The police want you to answer their questions so that they can get you pigeonholed. If you answer their questions and innocently leave out part of the story because you are nervous, not only could you be impeached at trial for not telling the full story, but you also give the prosecution help in drafting their own narrative against you. When you voluntarily talk to the police, they have time to share your story with other witnesses and the prosecutor.
This gives them an opportunity to come up with their own version of events in order to poke holes in your story and help them achieve their ultimate goal, a conviction. Witnesses and police officers may testify under oath, but do you believe that they always tell the truth, the whole truth, and nothing but the truth at all times? Maybe so, if there are trials in Heaven, but certainly not here on Earth.
5. Beware If They Ask You To Visit The Police Station
The police do not generally invite suspects to the police station unless they intend to keep you there. If the po po asks you to go to the police station to answer some questions, they are probably going to interview you and then arrest you.
They might ask you to take a polygraph test even though it is well established that polygraphs are not reliable. And they have the right to falsely tell you that the polygraph shows your answers were untruthful. Lying about polygraph results is a common tactic that they use to try to elicit incriminating information and confessions.
6. Police Are Taught And Trained In Psychological Coercion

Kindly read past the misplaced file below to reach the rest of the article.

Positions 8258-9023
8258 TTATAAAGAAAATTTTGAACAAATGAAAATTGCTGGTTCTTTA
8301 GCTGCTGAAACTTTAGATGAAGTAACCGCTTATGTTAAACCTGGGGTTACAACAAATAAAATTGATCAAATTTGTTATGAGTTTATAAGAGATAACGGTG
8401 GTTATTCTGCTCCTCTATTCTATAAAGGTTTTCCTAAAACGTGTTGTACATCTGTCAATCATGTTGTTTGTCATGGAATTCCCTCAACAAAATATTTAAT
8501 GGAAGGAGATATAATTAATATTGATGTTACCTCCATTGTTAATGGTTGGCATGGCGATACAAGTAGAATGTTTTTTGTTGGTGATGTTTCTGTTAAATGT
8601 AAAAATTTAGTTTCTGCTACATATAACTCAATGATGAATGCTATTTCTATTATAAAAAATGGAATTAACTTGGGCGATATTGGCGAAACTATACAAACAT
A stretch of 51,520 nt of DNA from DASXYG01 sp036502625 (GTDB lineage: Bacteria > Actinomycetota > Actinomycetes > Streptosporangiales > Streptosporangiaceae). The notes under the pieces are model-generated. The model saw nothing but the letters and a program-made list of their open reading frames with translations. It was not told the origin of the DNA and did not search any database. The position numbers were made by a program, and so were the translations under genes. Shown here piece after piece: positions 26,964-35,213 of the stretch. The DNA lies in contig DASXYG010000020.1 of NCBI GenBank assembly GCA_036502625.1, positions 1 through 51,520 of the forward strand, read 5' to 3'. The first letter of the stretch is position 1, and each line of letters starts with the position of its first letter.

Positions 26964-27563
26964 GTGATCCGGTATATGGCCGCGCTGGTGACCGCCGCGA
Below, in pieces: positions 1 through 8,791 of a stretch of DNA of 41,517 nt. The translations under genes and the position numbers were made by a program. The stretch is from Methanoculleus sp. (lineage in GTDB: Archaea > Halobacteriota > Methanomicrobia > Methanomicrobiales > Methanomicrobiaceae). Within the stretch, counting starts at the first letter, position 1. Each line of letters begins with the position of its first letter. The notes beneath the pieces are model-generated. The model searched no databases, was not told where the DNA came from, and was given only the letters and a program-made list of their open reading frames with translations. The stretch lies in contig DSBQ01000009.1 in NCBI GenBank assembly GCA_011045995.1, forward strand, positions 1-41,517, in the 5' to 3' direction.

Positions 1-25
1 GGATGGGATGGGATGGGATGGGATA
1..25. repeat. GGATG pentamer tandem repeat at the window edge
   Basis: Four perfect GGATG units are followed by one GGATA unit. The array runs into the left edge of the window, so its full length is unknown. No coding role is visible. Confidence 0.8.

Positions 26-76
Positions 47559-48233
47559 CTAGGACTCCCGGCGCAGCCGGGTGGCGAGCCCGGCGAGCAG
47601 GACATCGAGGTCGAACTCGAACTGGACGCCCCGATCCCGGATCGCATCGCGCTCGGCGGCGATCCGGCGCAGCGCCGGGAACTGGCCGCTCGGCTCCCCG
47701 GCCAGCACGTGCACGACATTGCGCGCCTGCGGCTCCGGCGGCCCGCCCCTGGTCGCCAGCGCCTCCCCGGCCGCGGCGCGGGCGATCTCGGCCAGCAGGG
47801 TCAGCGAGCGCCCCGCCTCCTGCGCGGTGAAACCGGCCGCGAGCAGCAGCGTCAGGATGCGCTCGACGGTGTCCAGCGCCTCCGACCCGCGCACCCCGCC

Part of law enforcement training is learning psychologically coercive interrogation techniques, and unfortunately, these techniques often lead to false confessions. Police officers are trained to have total control over interrogations so that they have an advantage, and it results in putting you at a disadvantage. That is why the only time you should talk to the police is when you have a skilled and knowledgeable criminal defense attorney by your side.
More than 50 years ago, the United States Supreme Court addressed these coercive and manipulative interrogation techniques that frequently result in false confessions. Instead of ruling that it is illegal for the police to lie, trick, and deceive you, the Supreme Court came up with the Miranda warning requirement instead. Effectively, the police can still use coercive interrogation techniques, so long as they read you your Miranda rights.
7. Confess to God, Not To The Po Po
If you have something to confess, tell God. If you have nothing to confess, tell God. And whatever you do, do not talk to the police without first consulting with a lawyer. The police aren’t on your side, but your lawyer is. Your lawyer has taken an oath and is duty-bound to be on your side.
Law Enforcement and prosecution have the ultimate burden of proof when it comes to proving your guilt, and you do not have to help them make their case. When the police start asking questions, the most important thing to remember is to confess to God, not to the po po.
Are you or someone you know facing criminal charges?
If you or someone you know is facing DUI or other criminal charges in Cincinnati, OH, you need to speak with an experienced criminal defense attorney. Call our Cincinnati office at (513) 929-9333 or contact us online or to schedule a free consultation.